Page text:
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© 2002 Joy Harwood

me I first learned about chatterbots by being one. I may not be a computer program, but I know what itís like to participate in conversations without understanding them. It goes beyond daydreaming. Itís a life of dreaming, thanks to my oddly wired mind. In my earliest memories, Iím hearing peopleís voices from far away, as if underwater. My own voice seemed to be miles away. My understanding was on a different plane.

My brother and I once rode our bikes home, except he didnít come home. I was just a little ahead of him when he was hit by a car. I didnít hear anything, just went in to a dark empty house and studied my Spanish for hours. I noticed nothing unusual until my mother called from the hospital and said that David was all right.

Years later, Iíd get angry when I couldnít keep up with lectures, roleplaying games, or group conversations. I could hear the sounds or think about the words, but I couldnít do both. My hearing was fine, my IQ high enough for Mensa. Intelligence might have helped, but I still had trouble. I could think, but it was in a different way, a way that was incompatible with the hub of my outer life.

In all but the simplest conversations, I heard only fragments. I responded to those fragments as realistically as I could. You can only ask for a repeat so many times. I didnít hear too many jokes except for the punchline. The rest of the merriment I simply absorbed through the people around me, by watching their faces and feeling what they felt. This became a large part of my Ďlisteningí skills.

All my life, I wondered what was going on. At last, in my senior year of college, a psychologist gave me an answer. My problem had a name: Central Auditory Processing Disorder (CAPD). He might have had the sense to give me this information in writing instead of explaining it to me orally! It took months to get something sent to me in a form I could understand.

That was years ago. Iíve found that the easiest way to deal with my learning disability is to do what I do best: communicate in writing. Online I am truly in my element, no longer hampered by my brainís slow processing of the spoken word. I follow my own pace and type more fluently than I could ever speak. I finally get to be myself.

I think my experience has been useful in designing chatterbots. I know what itís like to give the illusion of understanding. Most people canít really tell whether Iím listening to them or not, even today.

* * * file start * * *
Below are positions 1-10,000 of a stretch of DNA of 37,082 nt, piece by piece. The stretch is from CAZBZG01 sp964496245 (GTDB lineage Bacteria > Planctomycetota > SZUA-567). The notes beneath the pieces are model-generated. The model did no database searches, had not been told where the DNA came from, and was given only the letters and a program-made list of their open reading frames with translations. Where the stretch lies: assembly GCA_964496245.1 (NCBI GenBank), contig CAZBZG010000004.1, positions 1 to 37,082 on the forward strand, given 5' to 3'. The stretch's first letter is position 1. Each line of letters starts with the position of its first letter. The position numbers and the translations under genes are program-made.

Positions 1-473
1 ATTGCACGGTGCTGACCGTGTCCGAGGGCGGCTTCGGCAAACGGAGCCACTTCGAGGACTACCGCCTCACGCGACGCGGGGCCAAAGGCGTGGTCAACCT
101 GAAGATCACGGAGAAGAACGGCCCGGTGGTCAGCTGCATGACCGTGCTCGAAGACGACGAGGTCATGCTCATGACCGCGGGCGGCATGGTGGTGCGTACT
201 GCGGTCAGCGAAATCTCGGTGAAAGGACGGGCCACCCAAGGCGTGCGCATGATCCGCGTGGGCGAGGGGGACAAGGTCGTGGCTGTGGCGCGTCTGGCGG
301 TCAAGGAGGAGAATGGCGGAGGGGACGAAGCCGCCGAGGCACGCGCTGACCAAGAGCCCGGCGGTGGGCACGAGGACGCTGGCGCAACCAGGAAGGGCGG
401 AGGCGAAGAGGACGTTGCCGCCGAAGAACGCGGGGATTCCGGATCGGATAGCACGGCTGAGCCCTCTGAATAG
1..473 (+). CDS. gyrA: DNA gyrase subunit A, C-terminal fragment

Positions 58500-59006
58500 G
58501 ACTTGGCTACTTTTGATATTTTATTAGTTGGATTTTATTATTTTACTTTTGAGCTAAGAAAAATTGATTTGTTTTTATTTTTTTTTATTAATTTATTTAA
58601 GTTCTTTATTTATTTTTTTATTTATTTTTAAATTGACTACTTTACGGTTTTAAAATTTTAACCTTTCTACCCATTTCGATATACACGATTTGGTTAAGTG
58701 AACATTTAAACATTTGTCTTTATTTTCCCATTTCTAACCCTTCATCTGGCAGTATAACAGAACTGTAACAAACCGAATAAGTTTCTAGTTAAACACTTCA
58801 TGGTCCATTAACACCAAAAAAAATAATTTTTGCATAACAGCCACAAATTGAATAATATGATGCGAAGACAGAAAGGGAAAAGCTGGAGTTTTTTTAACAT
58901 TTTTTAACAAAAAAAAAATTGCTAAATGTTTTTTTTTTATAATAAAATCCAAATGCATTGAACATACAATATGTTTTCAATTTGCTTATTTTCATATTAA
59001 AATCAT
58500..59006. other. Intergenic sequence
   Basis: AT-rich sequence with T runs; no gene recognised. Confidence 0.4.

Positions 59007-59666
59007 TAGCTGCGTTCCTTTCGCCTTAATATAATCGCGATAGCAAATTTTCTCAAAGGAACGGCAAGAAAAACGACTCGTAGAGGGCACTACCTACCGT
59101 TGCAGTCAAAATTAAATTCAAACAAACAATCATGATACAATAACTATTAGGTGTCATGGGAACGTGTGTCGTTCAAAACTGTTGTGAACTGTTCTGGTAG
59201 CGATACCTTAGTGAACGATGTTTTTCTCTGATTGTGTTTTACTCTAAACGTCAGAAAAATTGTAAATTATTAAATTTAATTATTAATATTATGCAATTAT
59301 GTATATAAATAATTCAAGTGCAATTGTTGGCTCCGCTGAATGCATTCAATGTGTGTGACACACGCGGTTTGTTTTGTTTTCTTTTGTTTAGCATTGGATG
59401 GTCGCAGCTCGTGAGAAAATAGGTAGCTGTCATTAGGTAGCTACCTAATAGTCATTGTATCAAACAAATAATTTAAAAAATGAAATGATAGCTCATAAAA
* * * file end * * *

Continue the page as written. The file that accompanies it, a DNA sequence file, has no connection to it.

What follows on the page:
If I can pass the Turing test, it shouldnít be too many years before a bot follows suit. It's not just a matter of plugging along in the right direction; the human mind takes a far more winding path to get where it's going. Someone will create a program which 'thinks' well enough to be mistaken for a human, but this won't happen through pattern matching or neural nets. It will take a new theory.

Finding this theory will require us to borrow from the diverse ideas within many disciplines. Some see it in a marriage of neuroscience and computer science. I think since we are human, a more low-tech, human blend is needed: psychology, education, sociology, philosophy, and maybe even peace studies.

Each of these disciplines has structured, specific theories as to what makes human interaction work. Each is being built upon every day. Maybe what we learn in the process will make life easier for people like me.

P.S. I have a new idea about rewiring my brain. Last year during the holidays, I spent a lot of time sitting in bed crocheting gifts and listening to the same dozen or so Christmas songs on the radio. To my surprise, I suddenly understood the words better than I used to. It felt like my ears were working better. Was it the repetition? Was it the meditative nature of simple crochet projects? Or was it the music itself?

As a child I heard almost nothing but talk shows on the radio, certainly none of that devil music. Now I'm making up for lost time.

P.P.S. Another revelation: I can passively understand German (hearing an American talk on the phone in German) even if I can't speak or write it. It doesn't stick to the verbal part of my brain, but I get the basics anyway. I'm told this is common, especially if started in childhood. (Mom has spoken on the phone to our German relatives all my life.) Food for thought.